Summer Bridge Program
Students in the Emerging Scholars Program (ESP) begin their transition to their college experiences at Case Western Reserve with a summer bridge session. Over a six-week period, they complete two credit-bearing courses, one in math and one in writing, to strengthen their academic foundation. In addition, they participate in a series of workshops where they learn the strategies and habits of successful college students.
The bridge session includes daily group study and tutoring sessions, weekly one-on-one meetings with a peer mentor and interactions with staff members from student support offices across the university. Students receive a full-tuition summer scholarship, inclusive of federal grant eligibility, to participate in the session, along with a $3,100 stipend that substitutes for the wages they would have earned from a summer job.
Because they earn six credits during the summer bridge session, ESP students can take a lighter course load during their first year. As a result, they have more time to focus on each of their classes and can establish a foundation for academic success at Case Western Reserve.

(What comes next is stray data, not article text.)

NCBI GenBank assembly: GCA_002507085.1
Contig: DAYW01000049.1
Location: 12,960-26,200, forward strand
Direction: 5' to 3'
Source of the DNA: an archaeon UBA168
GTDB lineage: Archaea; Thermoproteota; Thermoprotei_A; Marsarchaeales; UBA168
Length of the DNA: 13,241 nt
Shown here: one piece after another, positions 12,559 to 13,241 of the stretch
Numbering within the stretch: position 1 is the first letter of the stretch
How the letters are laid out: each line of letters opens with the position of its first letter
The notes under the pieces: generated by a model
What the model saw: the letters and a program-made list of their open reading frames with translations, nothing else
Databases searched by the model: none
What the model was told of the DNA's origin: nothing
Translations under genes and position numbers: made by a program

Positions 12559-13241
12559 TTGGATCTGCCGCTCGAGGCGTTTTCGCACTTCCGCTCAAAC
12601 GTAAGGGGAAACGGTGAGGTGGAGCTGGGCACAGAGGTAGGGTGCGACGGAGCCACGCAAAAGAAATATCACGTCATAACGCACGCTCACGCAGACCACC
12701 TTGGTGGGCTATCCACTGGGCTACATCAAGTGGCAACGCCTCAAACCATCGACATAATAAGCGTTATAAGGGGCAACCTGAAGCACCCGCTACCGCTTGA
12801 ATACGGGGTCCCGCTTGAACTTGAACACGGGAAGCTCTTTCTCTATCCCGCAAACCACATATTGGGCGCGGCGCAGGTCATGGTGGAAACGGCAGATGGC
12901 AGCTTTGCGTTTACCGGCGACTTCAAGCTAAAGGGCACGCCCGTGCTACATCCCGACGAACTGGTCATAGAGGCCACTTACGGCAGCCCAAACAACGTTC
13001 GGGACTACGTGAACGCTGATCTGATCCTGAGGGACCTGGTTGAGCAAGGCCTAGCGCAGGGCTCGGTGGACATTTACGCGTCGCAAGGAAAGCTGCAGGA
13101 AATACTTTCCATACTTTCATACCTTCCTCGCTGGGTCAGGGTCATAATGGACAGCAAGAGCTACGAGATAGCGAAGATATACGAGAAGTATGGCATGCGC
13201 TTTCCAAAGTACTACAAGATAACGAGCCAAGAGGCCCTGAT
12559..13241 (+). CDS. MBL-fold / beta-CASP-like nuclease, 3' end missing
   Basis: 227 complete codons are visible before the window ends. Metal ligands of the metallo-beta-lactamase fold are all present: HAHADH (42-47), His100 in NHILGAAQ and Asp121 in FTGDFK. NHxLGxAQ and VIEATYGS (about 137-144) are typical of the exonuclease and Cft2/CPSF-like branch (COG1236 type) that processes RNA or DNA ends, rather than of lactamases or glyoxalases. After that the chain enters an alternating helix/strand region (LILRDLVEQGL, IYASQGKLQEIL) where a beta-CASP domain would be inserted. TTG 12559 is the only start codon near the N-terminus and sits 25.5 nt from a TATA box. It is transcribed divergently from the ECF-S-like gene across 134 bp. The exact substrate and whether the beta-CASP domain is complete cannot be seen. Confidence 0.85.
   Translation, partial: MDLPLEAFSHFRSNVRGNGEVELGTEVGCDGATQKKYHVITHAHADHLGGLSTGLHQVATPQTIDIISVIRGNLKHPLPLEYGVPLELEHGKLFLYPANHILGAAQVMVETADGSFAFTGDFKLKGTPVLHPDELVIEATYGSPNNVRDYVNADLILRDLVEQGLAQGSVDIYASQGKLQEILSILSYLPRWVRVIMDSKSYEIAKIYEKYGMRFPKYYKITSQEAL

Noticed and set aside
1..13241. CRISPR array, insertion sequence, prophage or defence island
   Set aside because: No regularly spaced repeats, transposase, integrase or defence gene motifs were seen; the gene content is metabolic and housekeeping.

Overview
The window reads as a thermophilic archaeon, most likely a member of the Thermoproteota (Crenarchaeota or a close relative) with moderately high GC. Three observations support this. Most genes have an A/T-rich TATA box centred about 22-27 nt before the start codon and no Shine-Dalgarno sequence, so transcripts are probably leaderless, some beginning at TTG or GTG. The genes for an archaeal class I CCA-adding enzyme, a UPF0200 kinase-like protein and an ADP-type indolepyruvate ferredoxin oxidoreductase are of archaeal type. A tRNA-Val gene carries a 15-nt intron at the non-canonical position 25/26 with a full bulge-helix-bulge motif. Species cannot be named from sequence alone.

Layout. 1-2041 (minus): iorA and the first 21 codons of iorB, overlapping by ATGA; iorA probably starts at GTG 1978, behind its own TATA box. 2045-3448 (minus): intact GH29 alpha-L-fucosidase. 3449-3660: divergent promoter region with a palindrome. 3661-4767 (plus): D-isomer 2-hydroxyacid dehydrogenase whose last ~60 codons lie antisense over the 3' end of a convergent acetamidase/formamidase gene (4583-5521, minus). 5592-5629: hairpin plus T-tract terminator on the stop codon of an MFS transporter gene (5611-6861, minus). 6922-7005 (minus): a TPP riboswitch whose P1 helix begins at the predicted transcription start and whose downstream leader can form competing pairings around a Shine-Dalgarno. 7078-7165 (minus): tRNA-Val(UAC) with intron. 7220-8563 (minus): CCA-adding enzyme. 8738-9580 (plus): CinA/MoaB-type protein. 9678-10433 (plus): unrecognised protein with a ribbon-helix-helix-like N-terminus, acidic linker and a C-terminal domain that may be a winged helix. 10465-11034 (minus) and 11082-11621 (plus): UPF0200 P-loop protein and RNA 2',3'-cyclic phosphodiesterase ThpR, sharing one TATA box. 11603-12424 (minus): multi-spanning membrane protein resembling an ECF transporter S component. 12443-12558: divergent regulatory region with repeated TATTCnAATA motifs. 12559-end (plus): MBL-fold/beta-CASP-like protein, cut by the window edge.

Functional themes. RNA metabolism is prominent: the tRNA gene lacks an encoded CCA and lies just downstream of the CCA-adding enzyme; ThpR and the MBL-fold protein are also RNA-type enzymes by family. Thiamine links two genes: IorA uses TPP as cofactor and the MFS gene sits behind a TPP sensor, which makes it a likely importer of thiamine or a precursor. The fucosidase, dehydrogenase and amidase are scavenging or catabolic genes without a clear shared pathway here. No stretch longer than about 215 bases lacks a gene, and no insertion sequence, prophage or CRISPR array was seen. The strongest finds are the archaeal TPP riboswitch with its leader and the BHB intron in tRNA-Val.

Peer Support Network
Fellow ESP students are the first of many friends participants will make during their undergraduate years. However, the relationships they develop with one another in the summer can play an especially important role in promoting their future success.
ESP students form study groups and hang out together. They count on each other for advice and moral support. Once a month, ESP hosts a monthly workshop dinner where first-year students mingle with older participants in the program. The attendees share their experiences, get tips on courses and majors, and learn about opportunities within and beyond the university.
Advising and Mentoring
Once ESP students arrive on campus in the fall, they attend regularly scheduled advising meetings with the program’s leaders, who provide academic guidance and support, connect students with campus resources and alert them to opportunities in their areas of interest. The leaders also intervene promptly when the students encounter academic or emotional challenges. After the first year, advising meetings are no longer mandatory, but many students remain involved in ESP throughout their time at Case Western Reserve, and some continue to seek mentoring from ESP’s leaders even after they graduate.